Chinese markets have stabilsied this morning with CNY set strong:
Despite free falling yields:
Shanghai is holding:
And iron ore is back, baby:
China net injected the most cash in a year and set its daily yuan fixing stronger than the key 7 per dollar level, as it seeks to support its plunging financial markets.
The People’s Bank of China net injected 400 billion yuan ($57 billion) into the banking system with reverse repurchase agreements on Tuesday, marking the largest single-day addition since January 2019. It set the yuan’s reference rate at 6.9779 per dollar, stronger than the currency’s official close on Monday. Traders are watching closely this week to see if the central bank will set the daily reference rate at or weaker than 7 for the first time since Dec. 25.
The measures so far “are just the beginning of monetary and credit easing,” Nomura Holdings Inc. analysts wrote in a note, adding that the central bank will probably pump in medium-term cash and cut lenders’ reserve requirement ratio to bolster growth.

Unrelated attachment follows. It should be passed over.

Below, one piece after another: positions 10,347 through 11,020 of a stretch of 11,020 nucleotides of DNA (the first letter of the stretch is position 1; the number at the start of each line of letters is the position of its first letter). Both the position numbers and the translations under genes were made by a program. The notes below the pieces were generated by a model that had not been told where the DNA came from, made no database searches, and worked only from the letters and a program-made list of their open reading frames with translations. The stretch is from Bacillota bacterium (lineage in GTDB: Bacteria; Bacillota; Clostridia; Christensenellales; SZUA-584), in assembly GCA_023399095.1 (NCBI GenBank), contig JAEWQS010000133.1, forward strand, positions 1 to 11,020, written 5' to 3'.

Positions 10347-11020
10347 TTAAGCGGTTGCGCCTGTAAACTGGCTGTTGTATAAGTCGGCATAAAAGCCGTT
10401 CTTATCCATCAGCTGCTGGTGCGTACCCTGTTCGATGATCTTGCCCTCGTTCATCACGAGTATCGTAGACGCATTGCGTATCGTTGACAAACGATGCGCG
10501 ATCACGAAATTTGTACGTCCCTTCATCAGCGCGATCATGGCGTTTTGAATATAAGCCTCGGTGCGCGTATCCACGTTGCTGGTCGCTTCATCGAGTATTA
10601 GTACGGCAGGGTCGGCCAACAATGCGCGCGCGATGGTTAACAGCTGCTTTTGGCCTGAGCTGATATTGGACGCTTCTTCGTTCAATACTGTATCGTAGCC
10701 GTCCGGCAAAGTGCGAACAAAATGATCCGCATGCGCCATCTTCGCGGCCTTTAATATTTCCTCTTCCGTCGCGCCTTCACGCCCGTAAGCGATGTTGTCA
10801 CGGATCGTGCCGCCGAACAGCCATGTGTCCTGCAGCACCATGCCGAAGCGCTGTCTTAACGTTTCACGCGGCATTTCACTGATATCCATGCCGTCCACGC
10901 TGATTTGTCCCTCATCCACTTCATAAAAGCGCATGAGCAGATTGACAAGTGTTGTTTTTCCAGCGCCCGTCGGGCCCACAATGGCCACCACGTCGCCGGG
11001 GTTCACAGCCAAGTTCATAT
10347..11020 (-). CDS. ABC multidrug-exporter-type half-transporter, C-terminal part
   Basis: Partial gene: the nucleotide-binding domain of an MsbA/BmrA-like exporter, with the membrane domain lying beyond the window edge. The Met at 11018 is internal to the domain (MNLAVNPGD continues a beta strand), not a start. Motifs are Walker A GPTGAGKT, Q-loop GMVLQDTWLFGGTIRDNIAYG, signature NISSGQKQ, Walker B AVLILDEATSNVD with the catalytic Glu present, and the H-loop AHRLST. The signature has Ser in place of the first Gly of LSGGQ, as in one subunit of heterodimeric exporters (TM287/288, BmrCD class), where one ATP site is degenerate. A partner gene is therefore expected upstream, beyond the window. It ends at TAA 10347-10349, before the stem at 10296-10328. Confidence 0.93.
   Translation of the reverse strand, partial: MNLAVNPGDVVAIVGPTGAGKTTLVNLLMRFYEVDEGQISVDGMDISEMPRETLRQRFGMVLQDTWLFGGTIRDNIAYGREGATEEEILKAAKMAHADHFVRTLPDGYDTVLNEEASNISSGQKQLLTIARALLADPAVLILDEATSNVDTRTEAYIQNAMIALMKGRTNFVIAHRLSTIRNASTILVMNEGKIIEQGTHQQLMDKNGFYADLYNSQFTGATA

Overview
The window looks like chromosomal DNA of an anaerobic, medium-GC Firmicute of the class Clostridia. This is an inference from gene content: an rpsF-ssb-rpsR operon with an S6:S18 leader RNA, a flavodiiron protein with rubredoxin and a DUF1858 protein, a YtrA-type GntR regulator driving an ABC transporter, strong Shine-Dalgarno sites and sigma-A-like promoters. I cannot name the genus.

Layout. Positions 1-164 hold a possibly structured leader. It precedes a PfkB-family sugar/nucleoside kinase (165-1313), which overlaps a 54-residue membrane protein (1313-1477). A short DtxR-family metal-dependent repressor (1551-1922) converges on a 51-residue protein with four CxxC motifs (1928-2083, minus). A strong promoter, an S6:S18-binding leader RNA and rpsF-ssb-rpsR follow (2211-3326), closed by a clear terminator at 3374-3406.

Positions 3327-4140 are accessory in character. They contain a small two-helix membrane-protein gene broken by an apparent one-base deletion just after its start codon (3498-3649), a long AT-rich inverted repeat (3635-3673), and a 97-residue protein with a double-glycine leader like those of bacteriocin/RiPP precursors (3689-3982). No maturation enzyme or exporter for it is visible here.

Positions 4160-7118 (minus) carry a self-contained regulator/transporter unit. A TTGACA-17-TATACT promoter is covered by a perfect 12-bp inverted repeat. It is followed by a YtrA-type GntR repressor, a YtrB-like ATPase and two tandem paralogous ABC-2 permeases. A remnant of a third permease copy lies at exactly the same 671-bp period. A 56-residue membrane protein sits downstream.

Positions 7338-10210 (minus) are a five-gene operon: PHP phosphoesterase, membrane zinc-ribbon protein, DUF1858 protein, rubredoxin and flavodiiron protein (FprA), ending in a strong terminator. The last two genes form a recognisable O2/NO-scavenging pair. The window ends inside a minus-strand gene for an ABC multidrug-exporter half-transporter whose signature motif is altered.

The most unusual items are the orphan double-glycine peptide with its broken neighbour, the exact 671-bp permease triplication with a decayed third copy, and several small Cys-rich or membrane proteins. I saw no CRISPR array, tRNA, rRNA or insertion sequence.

Today China looks like it can control everything. But it can’t:
- this kind of easing will trash CNY in due course, and
- all liquidity can do is levitate asset prices so that in the event that the virus is contained then there’ll be minimal market damage (and therefore not another blow to growth). But it is also elivating prices in a kind of risk-free bubble that will pop if the virus isn’t contained.